It is never easy when a child loses someone dear to them--and it is challenging for parents to comfort children while they are confronting their own grief. Below are resources that can help your family learn more about Jewish funeral and mourning traditions as well as support for children who are experiencing loss.
What Happens At A Jewish Funeral:
At a Jewish funeral, friends and family gather to remember the person who has died. You may notice that immediate family members (spouse, children, parents and/or siblings) of the person who has died are wearing a torn ribbon pinned to their clothes—this ritual comes from Biblical time when mourners ripped their clothes when they learned of a loved one’s death. The funeral may be lead by a rabbi, cantor or other Jewish leader. Usually psalms are read, the Hebrew prayer for the dead, El Malei Rachamim, is recited and a loved one shares a eulogy about the person who has died. The Mourners Kaddish, a prayer that affirms life and God’s greatness, is recited. The funeral may take place at a synagogue, funeral home or at the cemetery. The casket will be closed. When the casket is lowered into the ground, it is the tradition for those who are present to shovel dirt onto the casket. For the first year, the grave will not be marked with a stone. Families will gather a year after the funeral for an unveiling ceremony, in which the stone is laid.
It is certainly a personal decision about whether or not to bring your child to the funeral of a loved one. It is important if you choose to do so to talk about the funeral ahead of time. Many families will bring a babysitter along so that if the child feels like he/she would prefer to wait outside, parents can remain.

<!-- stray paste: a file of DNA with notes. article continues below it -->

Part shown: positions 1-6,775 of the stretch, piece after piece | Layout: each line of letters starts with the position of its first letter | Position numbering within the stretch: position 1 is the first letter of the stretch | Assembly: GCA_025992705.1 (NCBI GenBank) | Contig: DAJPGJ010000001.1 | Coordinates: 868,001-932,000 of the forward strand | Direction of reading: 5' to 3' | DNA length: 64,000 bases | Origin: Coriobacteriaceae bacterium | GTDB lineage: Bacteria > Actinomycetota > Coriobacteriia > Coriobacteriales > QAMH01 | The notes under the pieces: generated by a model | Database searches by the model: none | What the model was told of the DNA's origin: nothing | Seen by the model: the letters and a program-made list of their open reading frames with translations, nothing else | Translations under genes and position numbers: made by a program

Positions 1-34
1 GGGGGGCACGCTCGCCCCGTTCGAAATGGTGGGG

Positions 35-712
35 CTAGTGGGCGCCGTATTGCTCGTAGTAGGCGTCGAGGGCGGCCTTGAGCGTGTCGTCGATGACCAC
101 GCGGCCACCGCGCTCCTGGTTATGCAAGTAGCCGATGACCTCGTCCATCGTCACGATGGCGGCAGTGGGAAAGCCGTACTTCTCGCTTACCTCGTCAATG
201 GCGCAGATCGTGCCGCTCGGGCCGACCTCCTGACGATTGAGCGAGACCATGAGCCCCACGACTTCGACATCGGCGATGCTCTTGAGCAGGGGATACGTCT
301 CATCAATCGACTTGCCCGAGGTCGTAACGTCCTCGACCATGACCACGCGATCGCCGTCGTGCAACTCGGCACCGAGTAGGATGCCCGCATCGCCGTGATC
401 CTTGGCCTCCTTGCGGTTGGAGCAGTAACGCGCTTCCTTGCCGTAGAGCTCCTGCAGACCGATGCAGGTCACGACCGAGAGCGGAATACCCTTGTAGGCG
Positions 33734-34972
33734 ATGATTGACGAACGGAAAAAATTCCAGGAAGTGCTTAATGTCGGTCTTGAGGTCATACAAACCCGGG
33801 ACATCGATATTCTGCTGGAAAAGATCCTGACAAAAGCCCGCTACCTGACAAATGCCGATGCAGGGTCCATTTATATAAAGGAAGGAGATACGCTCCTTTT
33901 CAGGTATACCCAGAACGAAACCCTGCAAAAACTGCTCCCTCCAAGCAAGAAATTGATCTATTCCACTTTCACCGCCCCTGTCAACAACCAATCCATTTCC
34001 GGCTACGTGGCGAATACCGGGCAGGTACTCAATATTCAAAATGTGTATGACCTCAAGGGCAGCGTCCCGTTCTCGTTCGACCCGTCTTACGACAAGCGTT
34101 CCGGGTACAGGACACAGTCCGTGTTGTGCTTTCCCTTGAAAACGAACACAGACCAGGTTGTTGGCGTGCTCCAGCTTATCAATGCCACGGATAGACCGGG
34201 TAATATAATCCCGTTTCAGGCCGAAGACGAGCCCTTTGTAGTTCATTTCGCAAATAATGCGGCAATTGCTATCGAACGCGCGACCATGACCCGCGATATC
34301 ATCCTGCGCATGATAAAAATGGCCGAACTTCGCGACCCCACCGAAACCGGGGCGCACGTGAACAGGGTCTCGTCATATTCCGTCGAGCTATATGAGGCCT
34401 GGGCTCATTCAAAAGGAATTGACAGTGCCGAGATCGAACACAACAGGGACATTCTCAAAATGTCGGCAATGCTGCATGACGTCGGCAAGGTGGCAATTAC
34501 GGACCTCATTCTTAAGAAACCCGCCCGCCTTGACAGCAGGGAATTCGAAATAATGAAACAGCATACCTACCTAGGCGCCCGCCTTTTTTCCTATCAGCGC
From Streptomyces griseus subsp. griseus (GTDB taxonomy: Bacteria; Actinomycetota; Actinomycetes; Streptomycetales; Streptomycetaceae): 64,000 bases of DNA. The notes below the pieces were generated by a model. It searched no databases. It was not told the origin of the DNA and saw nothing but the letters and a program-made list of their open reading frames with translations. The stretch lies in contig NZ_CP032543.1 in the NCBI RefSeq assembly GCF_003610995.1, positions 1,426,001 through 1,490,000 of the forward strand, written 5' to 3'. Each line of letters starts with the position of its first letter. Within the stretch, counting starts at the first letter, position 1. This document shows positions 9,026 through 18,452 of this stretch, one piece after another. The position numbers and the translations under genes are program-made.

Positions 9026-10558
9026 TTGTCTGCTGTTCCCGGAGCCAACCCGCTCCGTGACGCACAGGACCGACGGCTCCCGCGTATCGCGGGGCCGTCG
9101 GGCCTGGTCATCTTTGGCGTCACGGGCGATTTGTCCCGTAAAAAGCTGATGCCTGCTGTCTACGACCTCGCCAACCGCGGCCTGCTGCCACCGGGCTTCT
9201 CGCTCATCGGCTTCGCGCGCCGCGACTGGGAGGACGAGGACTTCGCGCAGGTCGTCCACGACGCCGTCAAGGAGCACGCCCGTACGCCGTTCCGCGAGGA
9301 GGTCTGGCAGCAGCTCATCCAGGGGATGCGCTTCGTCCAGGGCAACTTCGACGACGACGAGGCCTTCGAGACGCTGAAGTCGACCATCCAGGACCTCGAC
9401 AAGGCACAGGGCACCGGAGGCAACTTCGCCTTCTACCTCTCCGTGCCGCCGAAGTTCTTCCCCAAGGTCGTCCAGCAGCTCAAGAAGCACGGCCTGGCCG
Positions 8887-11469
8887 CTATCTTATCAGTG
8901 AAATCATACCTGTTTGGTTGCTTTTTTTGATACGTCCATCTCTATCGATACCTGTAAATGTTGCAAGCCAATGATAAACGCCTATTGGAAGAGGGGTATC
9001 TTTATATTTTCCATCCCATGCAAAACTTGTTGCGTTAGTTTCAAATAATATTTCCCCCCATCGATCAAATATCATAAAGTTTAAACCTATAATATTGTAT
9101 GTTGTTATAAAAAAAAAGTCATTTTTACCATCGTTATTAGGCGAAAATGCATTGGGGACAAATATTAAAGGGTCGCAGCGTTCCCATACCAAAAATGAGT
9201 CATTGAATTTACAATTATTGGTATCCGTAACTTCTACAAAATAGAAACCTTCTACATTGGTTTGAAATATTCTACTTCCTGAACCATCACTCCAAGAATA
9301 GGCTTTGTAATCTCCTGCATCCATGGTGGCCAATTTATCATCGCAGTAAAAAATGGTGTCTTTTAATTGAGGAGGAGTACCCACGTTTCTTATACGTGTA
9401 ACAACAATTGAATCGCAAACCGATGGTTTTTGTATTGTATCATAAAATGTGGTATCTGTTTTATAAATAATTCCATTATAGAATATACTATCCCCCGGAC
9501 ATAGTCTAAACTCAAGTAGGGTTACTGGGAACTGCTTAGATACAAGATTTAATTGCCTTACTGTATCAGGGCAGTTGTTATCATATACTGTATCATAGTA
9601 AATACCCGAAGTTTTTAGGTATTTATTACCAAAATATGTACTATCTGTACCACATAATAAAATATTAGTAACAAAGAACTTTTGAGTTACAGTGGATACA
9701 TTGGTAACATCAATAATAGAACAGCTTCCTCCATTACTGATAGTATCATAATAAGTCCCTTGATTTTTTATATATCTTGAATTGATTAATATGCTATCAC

Every year, loved ones light a special memorial candle called a Yahrzeit candle on the anniversary of their loved one’s death. This rotual is something that you can include children in, explaining that the candle is a way of remembering your loved one's spirit and bringing your special memories to mind.
After the funeral, a meal of consolation is shared at the synagogue or at the mourner’s home. Before entering the home, a bowl of water will be offered to ritually wash one’s hands. Jewish tradition has rituals that people follow after the death of a loved one. The best known ritual is shiva, which means seven, and is a period of intense mourning lasting seven days. During that time, people in mourning open their homes for friends and family to come over, visit and remember their loved one who has died. People will often have a prayer service in the morning and evening during shiva. Some people do not sit shiva for a full 7-day period and choose three or give days instead.
If you are invited to a shiva, it is good to bring food. You will notice that mirrors are covered; this is because those in mourning are to focus inward and not be concerned about external appearances. At many houses of shiva, children will be present. It is important to explain that going to shiva is different from going to a party, even though children may see friends and family and eat food--similar to a party.
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